Bernie Sanders is certainly good news for American politics. His unexpected success has compelled other Democratic candidates to adopt more progressive stances, and has put issues like inequality and accountability at the centre of the political debate.
Sanders’ campaign has attracted many young people, and has been entirely financed by private, small donations. His 12 Steps for America include, among other things, fighting climate change, creating worker cooperatives, strengthening labour unions, adopting a more progressive taxation system, instituting free healthcare for all, and regulating the financial system.
Sanders’ reforms, if implemented, would represent a drastic change in the U.S., where, since Reagan took office in 1981, Republican and Democratic Presidents have all promoted neoliberal economic policies, with only insignificant differences between them.
Hillary Clinton, his direct adversary, has had to slightly shift to the left of the political spectrum to avoid Sanders monopolizing those issues that are clearly important for the American public.
Clinton’s credibility, however, is seriously undermined by the fact that her campaign is financed by the same corporations and financial groups she claims to be willing to tax more and regulate, and by the record of her career.
Even if Bernie Sanders will not be elected President, his campaign can already be considered a success: he has put important questions on the table, encouraged many disillusioned people to mobilize again, and created a potential popular base of a progressive social movement; these elements can be considered as steps towards a more long-term process of change.
There is, however, one area in which Bernie Sanders seems to be more in line with the other Democratic candidates: foreign policy.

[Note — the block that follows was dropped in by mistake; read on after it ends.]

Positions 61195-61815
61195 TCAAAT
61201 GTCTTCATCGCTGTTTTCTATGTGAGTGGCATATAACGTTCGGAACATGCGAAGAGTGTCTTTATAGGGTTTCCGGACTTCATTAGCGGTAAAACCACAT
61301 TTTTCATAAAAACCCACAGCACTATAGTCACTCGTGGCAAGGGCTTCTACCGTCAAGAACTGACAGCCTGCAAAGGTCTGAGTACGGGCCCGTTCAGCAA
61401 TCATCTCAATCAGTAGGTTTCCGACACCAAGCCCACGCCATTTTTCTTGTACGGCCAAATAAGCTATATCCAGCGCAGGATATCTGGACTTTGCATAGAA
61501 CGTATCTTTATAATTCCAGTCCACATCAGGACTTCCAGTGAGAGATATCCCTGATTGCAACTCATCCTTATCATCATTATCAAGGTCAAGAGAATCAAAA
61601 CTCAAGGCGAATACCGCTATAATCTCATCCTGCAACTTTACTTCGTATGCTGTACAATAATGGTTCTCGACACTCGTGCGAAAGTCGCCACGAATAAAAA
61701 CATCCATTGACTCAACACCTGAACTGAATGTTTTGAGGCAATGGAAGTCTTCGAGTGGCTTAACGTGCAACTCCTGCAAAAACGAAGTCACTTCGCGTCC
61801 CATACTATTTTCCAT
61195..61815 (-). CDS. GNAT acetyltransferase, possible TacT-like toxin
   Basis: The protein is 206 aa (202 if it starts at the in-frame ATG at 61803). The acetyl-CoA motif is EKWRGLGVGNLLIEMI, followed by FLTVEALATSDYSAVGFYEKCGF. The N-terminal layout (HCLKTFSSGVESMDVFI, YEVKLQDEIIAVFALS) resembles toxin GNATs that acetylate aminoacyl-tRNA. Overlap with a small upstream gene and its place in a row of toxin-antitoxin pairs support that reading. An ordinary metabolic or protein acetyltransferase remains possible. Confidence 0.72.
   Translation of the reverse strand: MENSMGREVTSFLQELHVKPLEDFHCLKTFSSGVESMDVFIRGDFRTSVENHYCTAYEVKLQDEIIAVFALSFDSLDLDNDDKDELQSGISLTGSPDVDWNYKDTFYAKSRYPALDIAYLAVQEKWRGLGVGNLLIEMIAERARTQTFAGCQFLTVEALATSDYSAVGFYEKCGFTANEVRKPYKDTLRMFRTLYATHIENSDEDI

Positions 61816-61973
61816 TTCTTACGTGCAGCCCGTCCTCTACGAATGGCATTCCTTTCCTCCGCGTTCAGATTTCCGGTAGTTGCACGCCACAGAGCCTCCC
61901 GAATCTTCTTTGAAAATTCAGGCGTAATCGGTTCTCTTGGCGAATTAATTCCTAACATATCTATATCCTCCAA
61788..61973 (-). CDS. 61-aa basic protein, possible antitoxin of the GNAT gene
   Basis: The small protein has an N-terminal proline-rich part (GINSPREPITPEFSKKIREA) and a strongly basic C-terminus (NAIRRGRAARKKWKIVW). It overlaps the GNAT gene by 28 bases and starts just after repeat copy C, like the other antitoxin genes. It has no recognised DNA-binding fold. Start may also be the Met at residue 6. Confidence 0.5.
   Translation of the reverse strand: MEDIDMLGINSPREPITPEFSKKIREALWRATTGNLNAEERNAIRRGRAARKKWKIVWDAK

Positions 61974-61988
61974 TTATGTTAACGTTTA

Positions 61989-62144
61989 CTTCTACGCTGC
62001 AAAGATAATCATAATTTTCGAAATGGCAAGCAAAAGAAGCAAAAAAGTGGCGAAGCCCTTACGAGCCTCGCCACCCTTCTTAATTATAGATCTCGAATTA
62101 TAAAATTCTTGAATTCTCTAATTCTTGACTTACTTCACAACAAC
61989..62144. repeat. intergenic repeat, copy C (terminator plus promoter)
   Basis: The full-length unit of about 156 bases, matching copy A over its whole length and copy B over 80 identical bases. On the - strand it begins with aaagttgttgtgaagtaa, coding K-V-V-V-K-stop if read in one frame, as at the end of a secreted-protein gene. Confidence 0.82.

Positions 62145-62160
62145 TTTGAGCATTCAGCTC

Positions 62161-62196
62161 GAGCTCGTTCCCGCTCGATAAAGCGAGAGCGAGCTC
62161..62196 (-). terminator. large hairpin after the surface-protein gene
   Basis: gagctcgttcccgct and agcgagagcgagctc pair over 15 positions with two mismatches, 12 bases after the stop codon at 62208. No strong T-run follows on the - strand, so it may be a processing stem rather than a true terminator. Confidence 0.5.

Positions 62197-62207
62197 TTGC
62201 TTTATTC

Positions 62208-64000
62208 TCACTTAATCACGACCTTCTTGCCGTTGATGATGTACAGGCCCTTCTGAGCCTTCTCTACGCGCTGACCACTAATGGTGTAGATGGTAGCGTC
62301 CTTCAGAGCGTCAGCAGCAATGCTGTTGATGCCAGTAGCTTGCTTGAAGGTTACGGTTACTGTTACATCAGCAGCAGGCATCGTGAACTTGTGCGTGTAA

At first sight, Sanders’ general approach to foreign policy seems reasonable: on his website it is stated that “war must be a last resort”, that the U.S. “cannot and should not be policeman of the world” and “must move away from policies that favor unilateral military action and preemptive war”.
Sanders opposed the first Gulf War of 1991 and the invasion of Iraq in 2003, and he supported “the use of force in Afghanistan to hunt down the terrorists who attacked us” in 2001 and NATO’s military intervention during the Yugoslav Wars.
However, when put to the test for the first time after the recent Paris attacks, Sanders commented that he supports “targeted U.S. military efforts to protect U.S. citizens” against ISIS, and, more importantly, he approves for U.S. support for Saudi Arabia and Qatar, which he believes should “get their hands dirty and get their troops on the ground.”
U.S.-Saudi relations are of particular importance; calling into question this well-established alliance is not only an ethical question, but also an issue of U.S.’ credibility when combating terrorism.
While there was nothing to be expected from Bush, and while the Obama administration has proved to be a big disappointment in matters of foreign policy, Sanders has to take a clear stand on this matter if he really wants to break with the past administrations’ foreign policy.
The terrible effects of Saudi Arabia’s bombing of Yemen, also with the use of illegal deadly cluster bombs, the funding of ISIS through private donations of people close to the royal family, the spread of Wahhabism throughout the world, including Western countries, and the country’s appalling human rights record, are all things that are well known.
Nevertheless, no American President has ever called into question U.S.’ close ties with the Saudi petromonarchy started in 1945, when Roosvelt and Saudi King Abdul Aziz met and reached an agreement “centered around U.S. support and military training for Saudi Arabia, in return for oil and political support in the region.” The economic and political ties between the two countries has been, since then, very strong.
If Bernie Sanders wants to mark a sharp break from the foreign policy of past administrations, he has to firmly condemn the bigger, institutionalized Islamic State, Saudi Arabia, and other Gulf States that have ambiguous attitudes towards terrorism.
Also, Sanders’ discourse lacks a firm rejection of America’s imperialist agenda and of its self-appointed role of supervisor of global affairs. For the moment, a paradigm shift has not taken place in the realm of foreign policy.
© Tommaso Segantini